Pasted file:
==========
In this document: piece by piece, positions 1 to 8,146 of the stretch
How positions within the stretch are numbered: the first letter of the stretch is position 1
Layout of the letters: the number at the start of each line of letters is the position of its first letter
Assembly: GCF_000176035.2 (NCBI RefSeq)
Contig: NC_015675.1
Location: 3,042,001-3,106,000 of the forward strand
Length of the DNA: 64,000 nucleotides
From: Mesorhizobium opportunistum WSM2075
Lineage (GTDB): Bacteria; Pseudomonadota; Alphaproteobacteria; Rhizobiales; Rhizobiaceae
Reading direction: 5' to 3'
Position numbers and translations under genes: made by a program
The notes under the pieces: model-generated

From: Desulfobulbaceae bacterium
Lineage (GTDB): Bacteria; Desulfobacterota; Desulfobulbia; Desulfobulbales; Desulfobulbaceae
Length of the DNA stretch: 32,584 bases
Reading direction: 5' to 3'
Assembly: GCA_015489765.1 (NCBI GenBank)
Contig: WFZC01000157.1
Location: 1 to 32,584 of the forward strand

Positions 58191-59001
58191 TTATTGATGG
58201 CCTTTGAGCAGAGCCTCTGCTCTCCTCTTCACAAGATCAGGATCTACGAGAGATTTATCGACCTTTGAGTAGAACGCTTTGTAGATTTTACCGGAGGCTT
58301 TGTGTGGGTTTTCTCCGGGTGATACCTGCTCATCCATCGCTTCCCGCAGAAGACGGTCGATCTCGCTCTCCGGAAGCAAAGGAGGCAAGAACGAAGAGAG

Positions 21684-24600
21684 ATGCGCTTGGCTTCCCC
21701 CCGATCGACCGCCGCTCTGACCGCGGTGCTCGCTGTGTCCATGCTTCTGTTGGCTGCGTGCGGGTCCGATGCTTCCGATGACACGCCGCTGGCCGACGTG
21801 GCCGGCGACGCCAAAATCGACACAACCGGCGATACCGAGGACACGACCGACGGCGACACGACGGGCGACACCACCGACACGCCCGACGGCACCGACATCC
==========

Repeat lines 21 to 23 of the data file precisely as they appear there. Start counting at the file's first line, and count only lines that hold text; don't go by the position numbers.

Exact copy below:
58191 TTATTGATGG
58201 CCTTTGAGCAGAGCCTCTGCTCTCCTCTTCACAAGATCAGGATCTACGAGAGATTTATCGACCTTTGAGTAGAACGCTTTGTAGATTTTACCGGAGGCTT
58301 TGTGTGGGTTTTCTCCGGGTGATACCTGCTCATCCATCGCTTCCCGCAGAAGACGGTCGATCTCGCTCTCCGGAAGCAAAGGAGGCAAGAACGAAGAGAG